Nils Bøhmer is Bellona’s general director.

http://bellona.org/news/nuclear-issues/2017-03-norways-halden-reactor-a-poor-safety-culture-and-a-history-of-near-misses

Posted under Fair Use Rules

News articles from incident:

http://enenews.com/alarm-radioactive-leak-at-nuclear-plant-damaged-fuel-in-reactor-workers-immediately-evacuated-from-site-reactor-in-a-very-special-condition-dangerous-neutron-flux-in-core-reported

— Floating reactors: avoiding another Fukushima or creating more damage and risk? (VIDEO)

This short must-see video by MIT Associate Professor Jacopo Buongiorno. Download this video and save it.

Quotes from the article below and the video:

“The ocean is inexpensive real estate.”

“The ocean itself can be used as an infinite heat sink.

“The decay heat which is generated by the nuclear fuel, even after the reactor is shut down, can be removed indefinitely,”

Jacopo Buongiorno, MIT

The collaborators listed in the article don’t include biologists, marine biologists, meteorologists, oceanographers, or medical experts. This is an economic development project with some safety-appearing measures.

 

From RT

18 Apr, 2014

A group of American engineers proposed bringing nuclear power generating facilities out to sea, to secure them from earthquakes and tsunamis, and prevent a possible meltdown threat by submerging a reactor’s active zone.

A report by American scientists to be presented at the Small Modular Reactors Symposium, hosted by the American Society of Mechanical Engineers, suggests that a nuclear power plant could be built in a form of standardized floating offshore platforms similar to modern drilling oil rigs and anchored about 10km out into the ocean. Electric power would be transferred to land by underwater cables.

Jacopo Buongiorno, associate professor of Nuclear Science and Engineering at the Massachusetts Institute of Technology (MIT), who led the research, believes the project has a number of crucial advantages.

The main peculiarity of the new project is that a reactor is put into the underwater part of the facility, where it would be securely cooled by seawater in case of an emergency.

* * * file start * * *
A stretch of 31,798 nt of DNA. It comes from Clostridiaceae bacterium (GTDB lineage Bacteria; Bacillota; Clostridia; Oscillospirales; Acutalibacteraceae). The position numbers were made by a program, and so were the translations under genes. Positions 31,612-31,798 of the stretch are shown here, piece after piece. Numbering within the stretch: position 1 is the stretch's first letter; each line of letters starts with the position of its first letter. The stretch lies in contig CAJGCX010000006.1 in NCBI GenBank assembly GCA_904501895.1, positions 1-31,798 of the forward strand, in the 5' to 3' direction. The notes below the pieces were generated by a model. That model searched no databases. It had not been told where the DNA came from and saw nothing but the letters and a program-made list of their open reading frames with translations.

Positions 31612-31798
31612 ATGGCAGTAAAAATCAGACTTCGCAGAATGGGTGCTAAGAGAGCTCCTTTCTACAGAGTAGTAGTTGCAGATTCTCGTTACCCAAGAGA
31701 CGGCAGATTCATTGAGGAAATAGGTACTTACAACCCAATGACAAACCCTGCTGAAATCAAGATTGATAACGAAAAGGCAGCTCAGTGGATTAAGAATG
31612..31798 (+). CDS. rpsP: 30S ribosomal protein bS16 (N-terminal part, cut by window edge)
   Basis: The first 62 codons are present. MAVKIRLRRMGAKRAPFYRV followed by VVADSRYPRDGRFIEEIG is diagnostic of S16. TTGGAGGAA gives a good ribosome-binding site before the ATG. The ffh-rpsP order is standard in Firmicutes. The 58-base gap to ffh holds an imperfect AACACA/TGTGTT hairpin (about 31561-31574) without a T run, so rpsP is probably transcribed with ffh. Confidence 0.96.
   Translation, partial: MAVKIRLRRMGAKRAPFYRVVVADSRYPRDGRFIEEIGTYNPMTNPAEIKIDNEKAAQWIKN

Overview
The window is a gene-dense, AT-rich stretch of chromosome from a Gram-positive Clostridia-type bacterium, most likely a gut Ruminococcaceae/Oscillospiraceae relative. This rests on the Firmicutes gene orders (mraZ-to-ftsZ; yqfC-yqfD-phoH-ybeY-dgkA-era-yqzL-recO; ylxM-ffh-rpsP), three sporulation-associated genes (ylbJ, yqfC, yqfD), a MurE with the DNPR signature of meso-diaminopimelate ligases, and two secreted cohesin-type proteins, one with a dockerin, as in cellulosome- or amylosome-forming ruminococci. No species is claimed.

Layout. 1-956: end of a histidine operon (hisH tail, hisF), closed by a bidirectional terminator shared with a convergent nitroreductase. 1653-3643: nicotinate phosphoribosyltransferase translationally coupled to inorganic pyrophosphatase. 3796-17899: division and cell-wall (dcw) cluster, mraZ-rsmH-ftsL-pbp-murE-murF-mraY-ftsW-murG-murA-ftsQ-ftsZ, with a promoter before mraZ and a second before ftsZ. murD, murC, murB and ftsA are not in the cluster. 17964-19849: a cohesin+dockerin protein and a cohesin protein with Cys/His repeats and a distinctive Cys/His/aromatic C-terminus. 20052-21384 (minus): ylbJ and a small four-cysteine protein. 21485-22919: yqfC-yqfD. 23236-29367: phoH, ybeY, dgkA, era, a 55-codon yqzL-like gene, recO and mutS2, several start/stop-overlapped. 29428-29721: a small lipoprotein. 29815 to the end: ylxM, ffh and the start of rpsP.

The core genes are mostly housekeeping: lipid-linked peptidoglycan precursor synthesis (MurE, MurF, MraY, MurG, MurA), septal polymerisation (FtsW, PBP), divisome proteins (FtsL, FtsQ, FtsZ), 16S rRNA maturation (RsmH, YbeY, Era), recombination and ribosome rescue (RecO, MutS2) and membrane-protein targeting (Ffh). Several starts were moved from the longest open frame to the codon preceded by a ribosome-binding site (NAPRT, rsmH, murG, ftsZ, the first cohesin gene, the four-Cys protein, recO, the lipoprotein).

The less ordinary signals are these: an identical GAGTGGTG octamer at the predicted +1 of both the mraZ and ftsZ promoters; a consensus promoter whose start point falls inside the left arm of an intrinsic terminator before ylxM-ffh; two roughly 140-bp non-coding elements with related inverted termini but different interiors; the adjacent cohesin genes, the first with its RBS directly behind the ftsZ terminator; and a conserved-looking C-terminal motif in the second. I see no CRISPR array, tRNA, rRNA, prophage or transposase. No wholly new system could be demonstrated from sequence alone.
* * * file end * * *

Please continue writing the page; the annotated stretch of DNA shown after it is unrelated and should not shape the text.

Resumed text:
“The ocean itself can be used as an infinite heat sink. The decay heat, which is generated by the nuclear fuel even after the reactor is shutdown, can be removed indefinitely,” Buongiorno said, adding that “The reactor containment itself is essentially underwater.”

Such NPP would be safe from earthquakes and also from tsunamis inflicted by aftershocks. Back in 2011, a combination of these two devastated the Fukushima nuclear power plant in Japan, which led to breakdown of the reactors’ cooling systems and eventually ended with meltdown of two reactors’ active cores. Radioactive fallout from that catastrophe is set to contaminate the Pacific Ocean for many years to come.

Positioning the plant should also be a simple process: just tow the station to wherever it is needed and moor it to the seafloor. No need to look for a seismically safe place with plenty of water, a sea or lake, nearby as with traditional nuclear power plants.

“The ocean is inexpensive real estate,” Buongiorno said.

The all-steel sea-based construction of the facility also eliminates the need for expensive concrete works, which make up a considerable part of the cost of any nuclear power plant.

Buongiorno stressed the versatility of the project which could be adjusted to match any energy consumption need, be it 50 or 1,000 megawatts.

“It’s a flexible concept,” he said.

The personnel of the plant could work on rotating scheme, with living quarters placed atop of the facility.

When the working lifespan of such plant is expired, it could be decommissioned the same way it is currently done nuclear submarines’ reactors, a well-proven technology considerably less expensive than decommission of a ground-based nuclear power plant.

The project is being developed by MIT Professors Jacopo Buongiorno, Michael W. Golay, Neil E. Todreas and other MIT staff, with support from the University of Wisconsin, and the major US nuclear plant and offshore platform construction company Chicago Bridge and Iron.

Developers of the project believe the concept could be required by many countries, in the first place earthquake- and tsunami-prone Japan, Indonesia, Chile etc.

Russia’s floating nuclear power plant nearly complete

The idea of constructing sea-based nuclear power facilities is definitely not new yet only one country has so far managed to bring such a project to reality.

Russia is in the process of finalizing construction of a 70 megawatt floating nuclear co-generation plant named ‘Akademik Lomonosov’, after a famous Russian scientist of the 18th century. The project implies construction of a series, probably seven, of vessel-mounted, non-self-propelled autonomous power facilities.

Launched in 2010 by state-owned Rosatom nuclear energy corporation, the project is now in the final stage of construction at the Baltic shipyard in St. Petersburg.

The vessel hosting the plant is measured 140 by 30 meters and with 5.5-meter draught has a displacement of 21,500 tons. The crew of the plant consists of 70 engineers.

The power unit of the plant consists of two 35MW KLT-40C nuclear reactors and two steam-driven turbines.

The plant will be generating enough power to serve 200,000 people.

Unlike the floating plant proposed by the American engineers, ‘Akademik Lomonosov’ is not just a power generator. It also produces 300 megawatt of heat that could be transferred onshore. This will be equal to saving 200,000 tons of coal every year.